Ryan Shams (Dr. Sanderson), David Kelly (Elwood P. Dowd), Ashley Rose Montondo (Nurse Kelly) and Tyson Forbes (Duane Wilson) in the Guthrie Theater’s production of Harvey. Photo by T. Charles Erickson.
The title character in Harvey, which opened this weekend at the Guthrie Theatre, is a six-foot, white invisible rabbit. Mary Chase’s play originally opened on Broadway in 1944 and won the Pulitzer Prize for Drama in 1945. Although it has not been produced frequently in recent years, the story is familiar to many through the 1950 movie starring James Stewart. The play is somewhat dated (see, for example, the sexist attitude of its male characters and its portrayal of mental illness), but Libby Appel’s staging provides the play with both a freshness and precision of timing to create an uproarious and charming experience.
Harvey (the rabbit) is much talked about but never heard or seen. He is the best friend of Elwood P. Dowd (David Kelly), a local eccentric who spends his days playing pinochle and drinking at the local bar with Harvey. According to Elwood, Harvey is a “pooka”: a mischievous creature from mythology who befriends crackpots like Elwood. Indeed, Elwood constantly carries two hats, one for himself and one with two holes at the top for Harvey’s ears. Despite his break with reality, Elwood is an extremely pleasant chap. As Elwood tells the head of the local sanatorium: “You must be oh-so-smart or oh-so-pleasant. For years I was smart. I recommend pleasant.”
Elwood does not work and he gets by with the funds and the home that his mother left him. Following his mother’s death, his older sister Veta (Sally Wingert) and her grown daughter Myrtle (Sun Mee Chomet) moved into his house. Veta is financially dependent upon Elwood and has dreams of being in high society and finding Myrtle a suitable marriage suitor. But these aspirations are stymied by her brother’s fixation with the invisible Harvey. When Vera hosts a high society party, Elwood unexpectedly shows up and starts introducing Harvey to the guests. Myrtle is beside herself and blames her uncle for her singlehood status. Exasperated at “Harvey” ruining her society party, Veta feels she has no choice but to have Elwood committed. Veta goes to the local sanatorium to begin this process, setting off a series of hilarious mishaps.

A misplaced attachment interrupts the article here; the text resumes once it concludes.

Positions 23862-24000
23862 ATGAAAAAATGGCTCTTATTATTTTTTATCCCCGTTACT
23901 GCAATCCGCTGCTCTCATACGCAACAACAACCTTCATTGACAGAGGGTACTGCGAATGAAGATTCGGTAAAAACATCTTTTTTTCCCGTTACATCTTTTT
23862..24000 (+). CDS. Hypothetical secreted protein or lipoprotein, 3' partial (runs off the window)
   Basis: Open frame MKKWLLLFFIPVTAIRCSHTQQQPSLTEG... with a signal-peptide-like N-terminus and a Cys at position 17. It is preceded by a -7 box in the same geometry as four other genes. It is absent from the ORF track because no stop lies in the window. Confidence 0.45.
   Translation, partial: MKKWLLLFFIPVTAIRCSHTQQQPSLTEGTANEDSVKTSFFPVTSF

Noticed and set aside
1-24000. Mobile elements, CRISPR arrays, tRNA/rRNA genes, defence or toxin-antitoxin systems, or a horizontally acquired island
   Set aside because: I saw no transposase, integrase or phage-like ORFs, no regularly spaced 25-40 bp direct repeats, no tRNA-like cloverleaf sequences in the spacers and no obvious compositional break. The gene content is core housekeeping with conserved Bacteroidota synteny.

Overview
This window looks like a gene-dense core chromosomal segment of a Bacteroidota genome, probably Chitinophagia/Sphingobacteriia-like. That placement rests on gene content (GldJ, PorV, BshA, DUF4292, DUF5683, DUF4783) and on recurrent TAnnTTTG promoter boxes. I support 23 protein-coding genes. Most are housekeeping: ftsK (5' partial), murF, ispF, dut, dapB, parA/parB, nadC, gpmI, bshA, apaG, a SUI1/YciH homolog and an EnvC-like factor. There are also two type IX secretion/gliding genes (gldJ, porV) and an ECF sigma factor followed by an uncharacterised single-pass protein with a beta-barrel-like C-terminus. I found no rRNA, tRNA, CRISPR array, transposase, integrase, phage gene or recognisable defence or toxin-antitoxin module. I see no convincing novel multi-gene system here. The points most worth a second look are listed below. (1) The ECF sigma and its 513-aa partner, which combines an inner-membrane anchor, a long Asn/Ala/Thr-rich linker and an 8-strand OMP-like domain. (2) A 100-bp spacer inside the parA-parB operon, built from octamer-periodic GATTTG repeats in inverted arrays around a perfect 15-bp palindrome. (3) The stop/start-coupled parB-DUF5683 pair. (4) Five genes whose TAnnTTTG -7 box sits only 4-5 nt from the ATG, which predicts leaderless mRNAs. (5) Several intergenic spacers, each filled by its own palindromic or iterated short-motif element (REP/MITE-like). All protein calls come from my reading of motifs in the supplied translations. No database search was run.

Although Elwood is the central character, in this production Sally Wingert steals the show with her overwrought performance of Veta. Wingert does not even need to speak to be the focus of attention, with attention-commanding body language and presence in scenes like her return home from the sanatorium. Wingert’s performance shows both her frustration with and her sisterly love for Elwood. Sun Mee Chomet, as Veta’s daughter Myrtle, also significantly contributes to the humor with her quirky movements and man hungry desires. David Kelly as Elwood is an extremely amicable fellow who makes for a charming drinking companion.
Greta Oglesby has a small but memorable role as a high society family acquaintance who is startled to meet Harvey. Steve Hendrickson as the sanatorium chief, Dr. Chumley, effectively plays a man who becomes unglued when Elwood’s belief in Harvey challenges his own understanding of human psychology.
William Bloodgood’s scenic design provides a classic Victorian living room that has seen better times. Attention-catching set changes occur as the center stage lowers and the wide background revolves to reveal a sterile sanatorium waiting room. Scott W. Edwards’s sound design is marked by 1940s-era music in the scene transitions.
The underlying theme of Harvey is similar to Kaufman and Hart’s 1937 Pulitzer Prize-winning play You Can’t Take It With You, which played last year at the Jungle: enjoying life and family is far more important than business or social success. While one may normally exercise caution when approaching a six-foot pooka, Harvey should be enthusiastically embraced for a delightful evening of laughter.
Harvey plays through May 15 at the Guthrie Theater.
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